That said, even though climate and nature policymakers are under a legal obligation to deliver on the goals of the Paris Agreement and even if they have committed to achieving these objectives, they still have a duty to prepare for risks that lie ahead as the entire world needs to live up to its obligations – and it is not a given that it will – and critical thresholds may have already been surpassed. The duty to prepare for these risks also holds for central banks and supervisors in the pursuit of their mandates. We must both unwaveringly strive for the best and diligently prepare for what climate science tells us lies in store.

It is not a Delphic prophecy that is calling for action. It is facts and science.

Thank you for your attention.

  1. To my knowledge, there are at least three instances of central banks and supervisory authorities paying tribute to the ancient oracle. The semi-structural macroeconomic model of the Dutch economy that De Nederlandsche Bank uses for its projections is named DELFI. In ECB Banking Supervision we have developed a tool named Delphi that integrates market indicators and information from the media to better understand risk developments affecting banks in real time. And central banks have been described as giving “Delphic” forward guidance when communicating about how they intend to adjust policy in relation to incoming data.

  2. I have emphasised in other speeches that central banks are not climate and nature policymakers, but climate and nature policy takers. See, for example, Elderson, F. (2023), “Policymakers as policy takers – accounting for climate-related and environmental factors in banking supervision and monetary policy”, speech at the Peterson Institute for International Economics, 21 April.

  3. European Court of Human Rights (2024), “Judgment Verein KlimaSeniorinnen Schweiz and Others v. Switzerland – Violations of the European Convention for failing to implement sufficient measures to combat climate change”, press release, 9 April.

  4. United Nations Environment Programme (2023), Emissions Gap Report 2023: Broken Record – Temperatures hit new highs, yet world fails to cut emissions (again).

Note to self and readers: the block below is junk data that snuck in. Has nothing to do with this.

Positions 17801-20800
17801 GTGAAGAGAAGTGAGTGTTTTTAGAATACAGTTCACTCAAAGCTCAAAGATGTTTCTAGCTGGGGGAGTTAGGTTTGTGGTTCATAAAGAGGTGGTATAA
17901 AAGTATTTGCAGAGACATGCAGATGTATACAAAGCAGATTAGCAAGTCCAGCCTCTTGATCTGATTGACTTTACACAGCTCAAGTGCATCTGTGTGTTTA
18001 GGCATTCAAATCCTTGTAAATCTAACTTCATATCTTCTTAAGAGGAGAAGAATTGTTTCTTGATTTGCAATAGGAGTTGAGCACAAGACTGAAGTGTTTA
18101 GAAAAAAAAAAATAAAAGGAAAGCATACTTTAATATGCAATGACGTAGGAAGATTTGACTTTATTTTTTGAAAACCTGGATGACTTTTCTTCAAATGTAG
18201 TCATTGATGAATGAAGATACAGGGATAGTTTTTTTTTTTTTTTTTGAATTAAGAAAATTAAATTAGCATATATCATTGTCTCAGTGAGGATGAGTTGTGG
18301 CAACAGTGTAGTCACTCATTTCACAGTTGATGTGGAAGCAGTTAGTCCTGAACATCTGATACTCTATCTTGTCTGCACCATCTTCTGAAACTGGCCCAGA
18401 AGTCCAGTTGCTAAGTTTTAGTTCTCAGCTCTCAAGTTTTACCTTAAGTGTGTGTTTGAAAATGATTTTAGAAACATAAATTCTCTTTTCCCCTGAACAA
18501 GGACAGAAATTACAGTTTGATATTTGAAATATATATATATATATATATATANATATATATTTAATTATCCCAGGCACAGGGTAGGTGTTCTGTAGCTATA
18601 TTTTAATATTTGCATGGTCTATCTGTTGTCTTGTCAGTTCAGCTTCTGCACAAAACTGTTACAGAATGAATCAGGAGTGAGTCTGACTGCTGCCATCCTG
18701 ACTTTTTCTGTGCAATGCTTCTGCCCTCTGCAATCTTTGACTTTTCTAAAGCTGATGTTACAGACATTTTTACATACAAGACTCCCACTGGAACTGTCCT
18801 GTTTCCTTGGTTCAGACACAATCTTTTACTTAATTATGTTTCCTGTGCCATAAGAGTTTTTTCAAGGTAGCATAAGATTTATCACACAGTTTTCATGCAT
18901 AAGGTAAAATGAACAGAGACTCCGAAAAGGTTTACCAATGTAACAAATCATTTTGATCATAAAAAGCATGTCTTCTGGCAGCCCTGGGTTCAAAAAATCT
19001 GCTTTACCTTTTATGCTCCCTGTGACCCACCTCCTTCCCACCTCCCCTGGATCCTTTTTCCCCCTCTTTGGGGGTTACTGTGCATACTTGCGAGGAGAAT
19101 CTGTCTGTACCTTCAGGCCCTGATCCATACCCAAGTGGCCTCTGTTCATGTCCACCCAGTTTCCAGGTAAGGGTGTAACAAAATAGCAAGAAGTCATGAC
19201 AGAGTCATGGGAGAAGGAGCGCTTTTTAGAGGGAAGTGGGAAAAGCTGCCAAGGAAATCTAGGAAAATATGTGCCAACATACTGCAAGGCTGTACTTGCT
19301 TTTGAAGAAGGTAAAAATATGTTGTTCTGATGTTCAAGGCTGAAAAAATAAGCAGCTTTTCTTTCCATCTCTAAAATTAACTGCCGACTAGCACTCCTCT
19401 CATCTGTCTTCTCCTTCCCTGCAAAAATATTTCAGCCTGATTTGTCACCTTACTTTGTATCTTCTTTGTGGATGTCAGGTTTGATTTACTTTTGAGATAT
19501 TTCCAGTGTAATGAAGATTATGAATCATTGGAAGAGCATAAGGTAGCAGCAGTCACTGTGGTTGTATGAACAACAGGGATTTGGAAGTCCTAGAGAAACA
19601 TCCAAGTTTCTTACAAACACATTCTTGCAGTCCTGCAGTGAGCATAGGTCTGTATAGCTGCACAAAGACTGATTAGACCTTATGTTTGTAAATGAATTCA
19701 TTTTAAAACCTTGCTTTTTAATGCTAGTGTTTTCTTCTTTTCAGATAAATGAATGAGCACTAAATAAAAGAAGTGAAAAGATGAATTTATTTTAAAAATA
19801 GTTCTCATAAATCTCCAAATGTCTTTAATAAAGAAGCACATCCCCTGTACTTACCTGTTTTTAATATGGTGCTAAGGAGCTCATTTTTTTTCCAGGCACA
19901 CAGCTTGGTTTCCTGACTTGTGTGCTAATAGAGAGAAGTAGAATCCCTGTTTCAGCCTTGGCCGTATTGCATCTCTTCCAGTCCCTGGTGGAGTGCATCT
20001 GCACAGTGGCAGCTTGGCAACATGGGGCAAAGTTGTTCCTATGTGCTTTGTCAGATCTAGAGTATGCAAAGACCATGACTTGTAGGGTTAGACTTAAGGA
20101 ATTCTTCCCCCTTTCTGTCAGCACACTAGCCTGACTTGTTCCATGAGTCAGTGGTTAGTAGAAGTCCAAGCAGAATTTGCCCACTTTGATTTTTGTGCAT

5. European Environment Agency (2024), European climate risk assessment.

  6. According to the World Bank, climate change could contribute to the movement of 216 million people within their own countries by 2050, unless concrete climate and inclusive development actions are taken. See Clement, V. et al. (2021), Groundswell Part 2: Acting on Internal Climate Migration, World Bank Group, Washington, D.C.

  7. Intergovernmental Panel on Climate Change (2021), Climate Change 2021 – The Physical Science Basis.

  8. The Central Banks and Supervisors Network for Greening the Financial System has previously developed scenarios to assess how economies might look on different climate policy paths. In future work it will prioritise the inclusion of non-linear elements – like climate tipping points – in its models (see Aerts, S., Spaggiari, M. and Stracca, L. (2023), “Climate scenarios: procrastination comes at high cost”, The ECB Blog, 4 December). For it to achieve this, climate and nature science will be crucial in advancing its understanding of tipping points.

  9. Together with EIOPA the ECB has issued a discussion paper that outlines policy options to promote climate catastrophe insurance that could mitigate the effect of reduced insurability, see ECB and EIOPA (2023), “Policy options to reduce the climate insurance protection gap”, Discussion Paper, April.

  10. Schnabel, I. (2022), “A new age of energy inflation: climateflation, fossilflation and greenflation”, speech at a panel on “Monetary Policy and Climate Change” at The ECB and its Watchers XXII Conference, 17 March.

  11. Basel Committee on Banking Supervision (2021), Climate-related risk drivers and their transmission channels, April.

  12. On litigation risk, see Elderson, F. (2023), ““Come hell or high water”: addressing the risks of climate and environment-related litigation for the banking sector”, speech at the ECB Legal Conference, 4 September.

  13. See, for example, Schnabel, I. (2024), “R(ising) star?”, speech at The ECB and its Watchers XXIV Conference session on Geopolitics and Structural Change: Implications for Real Activity, Inflation and Monetary Policy, 20 March.

  14. Bank of Greece (2023), “Preliminary results of the studies on the vulnerability assessment and the impact of climate change in Greece”, 15 December.

  15. Emambakhsh, T. et al. (2023), “The Road to Paris: stress testing the transition towards a net-zero economy”, Occasional Paper Series, No 328, ECB.